The July 16, 4:00 p.m. EDT deadline for the New England Patriots to reach a contract extension with franchise-tagged wide receiver Wes Welker has passed, reports the NFL Network's Albert Breer via Twitter:
The Patriots and Wes Welker have failed to reach agreement on a long-term contract, per a source with knowledge of the situation.
— Albert Breer (@AlbertBreer) July 16, 2012
The 31-year-old slot man will play out the 2012 season on a fully guaranteed one-year, $9.515 million tender he signed in March. After the Patriots' campaign ends, the 5'9", 185-pound Texas Tech product will enter free agency.
Jeff Howe of the Boston Herald tweeted about today's Patriots happenings—or lack thereof:
Welker and the Patriots did talk today, but they never got close enough for an agreement.
— Jeff Howe (@jeffphowe) July 16, 2012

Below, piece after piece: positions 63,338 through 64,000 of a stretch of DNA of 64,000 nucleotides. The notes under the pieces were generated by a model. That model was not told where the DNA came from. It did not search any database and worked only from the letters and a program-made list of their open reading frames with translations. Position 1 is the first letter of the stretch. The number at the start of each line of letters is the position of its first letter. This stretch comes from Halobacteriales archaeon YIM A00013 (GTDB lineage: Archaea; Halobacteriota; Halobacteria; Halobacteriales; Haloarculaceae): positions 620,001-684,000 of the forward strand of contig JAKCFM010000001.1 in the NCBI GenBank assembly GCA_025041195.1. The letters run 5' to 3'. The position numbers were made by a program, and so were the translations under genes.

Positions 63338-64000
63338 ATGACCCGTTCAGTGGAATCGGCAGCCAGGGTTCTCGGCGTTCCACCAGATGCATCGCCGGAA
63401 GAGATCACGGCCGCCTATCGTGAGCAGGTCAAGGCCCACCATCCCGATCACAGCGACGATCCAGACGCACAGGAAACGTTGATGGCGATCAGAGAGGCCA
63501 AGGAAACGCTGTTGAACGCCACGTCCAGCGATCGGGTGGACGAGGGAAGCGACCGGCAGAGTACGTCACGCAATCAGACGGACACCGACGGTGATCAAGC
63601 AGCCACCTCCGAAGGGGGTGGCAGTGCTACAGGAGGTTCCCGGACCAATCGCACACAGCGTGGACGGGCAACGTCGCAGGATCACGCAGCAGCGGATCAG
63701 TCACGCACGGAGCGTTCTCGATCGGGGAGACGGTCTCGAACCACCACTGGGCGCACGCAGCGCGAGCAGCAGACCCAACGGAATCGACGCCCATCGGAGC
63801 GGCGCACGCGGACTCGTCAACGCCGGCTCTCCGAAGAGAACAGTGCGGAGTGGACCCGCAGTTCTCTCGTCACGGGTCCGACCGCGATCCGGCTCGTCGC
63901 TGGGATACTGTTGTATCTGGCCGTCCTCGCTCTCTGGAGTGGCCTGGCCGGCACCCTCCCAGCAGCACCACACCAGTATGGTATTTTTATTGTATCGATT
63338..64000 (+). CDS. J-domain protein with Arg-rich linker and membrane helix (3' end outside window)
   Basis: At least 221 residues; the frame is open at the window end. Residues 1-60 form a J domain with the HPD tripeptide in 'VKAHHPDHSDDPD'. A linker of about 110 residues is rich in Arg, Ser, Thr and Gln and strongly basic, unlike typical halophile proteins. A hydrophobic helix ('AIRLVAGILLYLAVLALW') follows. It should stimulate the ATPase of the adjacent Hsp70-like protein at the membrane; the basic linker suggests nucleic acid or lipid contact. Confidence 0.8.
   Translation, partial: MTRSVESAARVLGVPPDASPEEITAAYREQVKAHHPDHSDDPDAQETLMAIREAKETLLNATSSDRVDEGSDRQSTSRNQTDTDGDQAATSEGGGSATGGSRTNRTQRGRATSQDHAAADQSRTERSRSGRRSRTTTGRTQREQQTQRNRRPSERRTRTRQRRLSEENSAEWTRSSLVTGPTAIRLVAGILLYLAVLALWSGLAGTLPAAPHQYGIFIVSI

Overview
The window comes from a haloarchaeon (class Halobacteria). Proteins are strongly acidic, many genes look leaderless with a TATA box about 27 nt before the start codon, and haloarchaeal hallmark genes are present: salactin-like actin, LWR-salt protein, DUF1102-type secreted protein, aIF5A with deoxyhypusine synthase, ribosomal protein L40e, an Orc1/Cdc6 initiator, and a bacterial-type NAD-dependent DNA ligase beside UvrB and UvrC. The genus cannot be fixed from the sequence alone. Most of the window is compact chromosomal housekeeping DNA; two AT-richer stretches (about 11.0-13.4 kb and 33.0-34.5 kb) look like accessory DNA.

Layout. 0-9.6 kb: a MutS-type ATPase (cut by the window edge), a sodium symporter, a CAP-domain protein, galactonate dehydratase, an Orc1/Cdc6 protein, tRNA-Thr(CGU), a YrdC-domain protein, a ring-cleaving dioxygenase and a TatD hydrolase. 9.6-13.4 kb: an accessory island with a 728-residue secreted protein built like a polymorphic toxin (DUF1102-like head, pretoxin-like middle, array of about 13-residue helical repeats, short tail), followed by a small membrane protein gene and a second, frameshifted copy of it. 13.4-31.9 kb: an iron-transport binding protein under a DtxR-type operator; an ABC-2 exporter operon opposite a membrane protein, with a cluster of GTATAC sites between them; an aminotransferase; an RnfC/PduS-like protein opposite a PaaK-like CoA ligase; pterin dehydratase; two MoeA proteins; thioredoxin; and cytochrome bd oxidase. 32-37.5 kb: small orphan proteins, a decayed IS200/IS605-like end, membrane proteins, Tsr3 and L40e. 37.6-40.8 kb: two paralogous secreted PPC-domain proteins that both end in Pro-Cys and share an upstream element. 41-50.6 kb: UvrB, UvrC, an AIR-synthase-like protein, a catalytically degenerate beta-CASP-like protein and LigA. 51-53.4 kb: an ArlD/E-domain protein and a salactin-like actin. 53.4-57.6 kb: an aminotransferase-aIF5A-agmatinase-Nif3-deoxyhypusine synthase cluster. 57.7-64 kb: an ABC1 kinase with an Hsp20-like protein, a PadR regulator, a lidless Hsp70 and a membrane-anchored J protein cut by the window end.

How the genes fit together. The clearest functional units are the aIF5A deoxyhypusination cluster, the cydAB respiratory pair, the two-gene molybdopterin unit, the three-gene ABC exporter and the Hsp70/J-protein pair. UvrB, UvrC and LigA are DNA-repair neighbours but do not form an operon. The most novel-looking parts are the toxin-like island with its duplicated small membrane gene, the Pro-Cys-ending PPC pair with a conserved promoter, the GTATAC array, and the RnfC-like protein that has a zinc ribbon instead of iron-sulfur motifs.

On July 8, Will Brinson of CBSSports.com reported that New England and their star target were $6 million apart in terms of guaranteed money. Apparently, the two sides didn't have the leeway to meet in the middle.
Monday's extension deadline saw franchised Chicago Bears' running back Matt Forte agree to a four-year, $32 million contract, per Vaughn McClure of the Chicago Tribune. On top of that, ESPN.com indicates that Jacksonville Jaguars' kicker Josh Scobee inked a four-year pact worth roughly $14 million.
At least now, the Patriots can move on as a singular unit and turn the focus towards training camp and the preseason. The organization is fortunate the 2004 undrafted free agent even signed his tender—forfeiting all his leverage.
Wes Welker has produced four 100-catch, 1,000-yard years with the Pats, been voted to four Pro Bowls and two all-pro teams, yet the powers that be in New England weren't comfortable binding themselves to a receiver in his 30s.
Putting down the checkbook until the upcoming season ends is a risk for the Patriots. But it's a risk they're willing to take.
In March 2013 when the free agency period commences, there will be countless teams wooing Welker. At the end of the day, the NFL is a business, and the Patriots have exemplified that.